Cervical Cancer Prevention Week: Study shows 1 in 5 women delayed cervical screening due to anxiety

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A new study has revealed that one in five women delayed their cervical cancer screening due to feeling anxious or self-conscious

LloydsPharmacy Online Doctor and leading cervical cancer charity, Jo’s Cervical Cancer Trust, has carried out new research in aid of Cervical Cancer Prevention Week (June 19-24) to help women overcome anxiety around cervical screening and educate them about HPV.

The study, titled Cervical screening, HPV and me, involved surveying 1,596 UK women to identify their understanding of cervical screening and HPV.  GP Sameer Sanghvi provided answers to the most Googled questions on HPV and cervical screenings alongside a breathwork exercise to help women combat anxiety before, during and after a cervical screening, and a first of its kind cervical screening plan.

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Although cervical screenings in the UK don’t start until a woman reaches the age of 25, the study reveals one in three (33%) women under the age of 24 are already anxious about their first cervical screening. Feeling self-conscious about their body is the biggest concern around attending the test for those aged under 24 (20%), followed by not knowing what to expect at the screening appointment (18%).

The study also found women under the age of 24 first begin to learn about cervical screenings from their mother or mother figure (18%), while three in four (74%) believe their family members’ attitudes towards cervical screening tests influence their own beliefs on the test. Of this group, one in five (20%) state their family members have negative attitudes towards screening despite the test detecting HPV which could develop into cervical cancer.

While those aged 16 to 24 who fall under the age of the cervical screening age bracket have the least knowledge on the test (30%), this age group are the most knowledgeable on HPV. This is likely to be thanks to the roll out of the vaccine across UK schools.

Despite this, one in four (25%) haven’t had the vaccine. And surprisingly, 16% admitted they didn’t know about the HPV vaccine - even though it’s offered nationally in schools to girls and boys aged 12- 13 years.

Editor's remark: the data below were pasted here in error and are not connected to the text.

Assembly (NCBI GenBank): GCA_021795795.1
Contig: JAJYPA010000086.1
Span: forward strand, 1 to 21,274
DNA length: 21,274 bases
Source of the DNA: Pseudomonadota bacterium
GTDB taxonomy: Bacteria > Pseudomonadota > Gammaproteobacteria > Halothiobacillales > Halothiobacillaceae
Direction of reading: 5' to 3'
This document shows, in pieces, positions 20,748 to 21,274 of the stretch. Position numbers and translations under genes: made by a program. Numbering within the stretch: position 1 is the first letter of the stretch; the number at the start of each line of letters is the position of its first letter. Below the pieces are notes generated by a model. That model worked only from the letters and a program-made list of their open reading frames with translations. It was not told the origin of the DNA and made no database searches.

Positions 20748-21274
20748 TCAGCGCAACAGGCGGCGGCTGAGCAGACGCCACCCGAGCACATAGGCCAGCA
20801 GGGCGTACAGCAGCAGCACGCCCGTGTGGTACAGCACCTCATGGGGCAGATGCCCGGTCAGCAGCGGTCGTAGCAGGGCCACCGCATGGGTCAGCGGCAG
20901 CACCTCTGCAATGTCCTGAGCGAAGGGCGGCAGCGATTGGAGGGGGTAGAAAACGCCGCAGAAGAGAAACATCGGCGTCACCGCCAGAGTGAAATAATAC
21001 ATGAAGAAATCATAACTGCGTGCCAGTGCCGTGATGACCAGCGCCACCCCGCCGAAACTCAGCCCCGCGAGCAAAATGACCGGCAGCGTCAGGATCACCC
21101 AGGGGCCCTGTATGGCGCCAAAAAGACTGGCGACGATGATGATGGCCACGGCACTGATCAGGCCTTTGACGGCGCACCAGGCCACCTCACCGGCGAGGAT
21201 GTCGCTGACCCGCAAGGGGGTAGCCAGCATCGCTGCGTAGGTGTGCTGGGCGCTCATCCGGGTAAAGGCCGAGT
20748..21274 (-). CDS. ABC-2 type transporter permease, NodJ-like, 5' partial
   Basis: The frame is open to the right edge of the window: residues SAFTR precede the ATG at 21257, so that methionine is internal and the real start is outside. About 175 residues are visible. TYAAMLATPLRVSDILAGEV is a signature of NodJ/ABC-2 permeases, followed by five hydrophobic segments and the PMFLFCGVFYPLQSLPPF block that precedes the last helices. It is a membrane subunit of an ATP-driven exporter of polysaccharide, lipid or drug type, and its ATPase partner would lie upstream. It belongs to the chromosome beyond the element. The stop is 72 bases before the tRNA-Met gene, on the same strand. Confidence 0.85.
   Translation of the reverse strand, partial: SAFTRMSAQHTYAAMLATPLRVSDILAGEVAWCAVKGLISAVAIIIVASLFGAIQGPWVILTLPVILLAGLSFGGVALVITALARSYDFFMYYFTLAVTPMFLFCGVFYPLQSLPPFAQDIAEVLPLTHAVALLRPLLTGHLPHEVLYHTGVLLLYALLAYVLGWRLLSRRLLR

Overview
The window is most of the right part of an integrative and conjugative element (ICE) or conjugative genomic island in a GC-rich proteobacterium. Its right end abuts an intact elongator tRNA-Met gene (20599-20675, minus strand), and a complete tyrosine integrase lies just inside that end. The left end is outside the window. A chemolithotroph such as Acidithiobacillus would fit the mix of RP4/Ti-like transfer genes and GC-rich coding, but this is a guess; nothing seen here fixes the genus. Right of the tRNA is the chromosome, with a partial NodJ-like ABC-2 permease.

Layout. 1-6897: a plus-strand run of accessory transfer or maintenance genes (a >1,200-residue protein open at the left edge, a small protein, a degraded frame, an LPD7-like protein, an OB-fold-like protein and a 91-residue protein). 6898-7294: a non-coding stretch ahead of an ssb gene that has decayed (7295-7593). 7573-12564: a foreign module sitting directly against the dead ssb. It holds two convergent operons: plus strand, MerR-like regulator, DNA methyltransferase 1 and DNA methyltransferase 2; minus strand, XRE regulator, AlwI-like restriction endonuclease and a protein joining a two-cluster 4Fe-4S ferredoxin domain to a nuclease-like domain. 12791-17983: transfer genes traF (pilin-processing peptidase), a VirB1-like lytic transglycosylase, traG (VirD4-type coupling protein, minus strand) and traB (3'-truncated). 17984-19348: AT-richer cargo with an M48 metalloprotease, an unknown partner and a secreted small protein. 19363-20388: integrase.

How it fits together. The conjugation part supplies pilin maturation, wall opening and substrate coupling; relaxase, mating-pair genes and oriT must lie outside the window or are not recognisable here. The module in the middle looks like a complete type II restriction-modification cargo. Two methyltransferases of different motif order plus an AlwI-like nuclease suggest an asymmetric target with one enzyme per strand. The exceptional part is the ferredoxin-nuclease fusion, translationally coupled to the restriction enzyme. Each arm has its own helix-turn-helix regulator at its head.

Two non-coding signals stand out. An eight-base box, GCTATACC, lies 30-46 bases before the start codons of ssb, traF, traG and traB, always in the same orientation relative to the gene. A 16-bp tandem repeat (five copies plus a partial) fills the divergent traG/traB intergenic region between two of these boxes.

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Dr Sameer Sanghvi, GP and Clinical Technology Lead at LloydsPharmacy Online Doctor, said about the findings:  “While schools are encouraged to teach secondary school students about cervical screening and HPV as part of the Sex Education curriculum, we can conclude from our study that more needs to be done. Almost one in five (18%) women under the age of testing state they are most concerned about not knowing what to expect from a cervical screening.

“It’s important that women are educated from a young age on HPV and cervical screening. This will help women feel more confident about going for their screening, and hopefully ease any anxiety around the experience. What is also a cause for concern is that one in four young women surveyed haven’t had the vaccine.

“One in three of those who have not had the vaccine say being more educated on HPV would influence their decision to get the vaccine. This only highlights the fact that women need to be educated from a young age to gain understanding of the importance of cervical screenings and the risks that HPV carries.”

How to book a cervical cancer screening in the UK

All women between the ages of 25 and 64 should go for regular cervical screening. You’ll get a letter in the post inviting you to make an appointment.

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You will be invited for a screening around six months before your 25th birthday, and then every three years thereafter.

Between the ages of 50 and 65, the screenings will take place every five years. If you are 65 or over, you will only receive a test if one of your last three tests came back abnormal.

You will be able to book an appointment with your GP as soon as you get a letter. If you missed your last cervical screening, you do not need to wait for a letter to book an appointment.

For more information, visit Lloyds Pharmacy Online Doctor.

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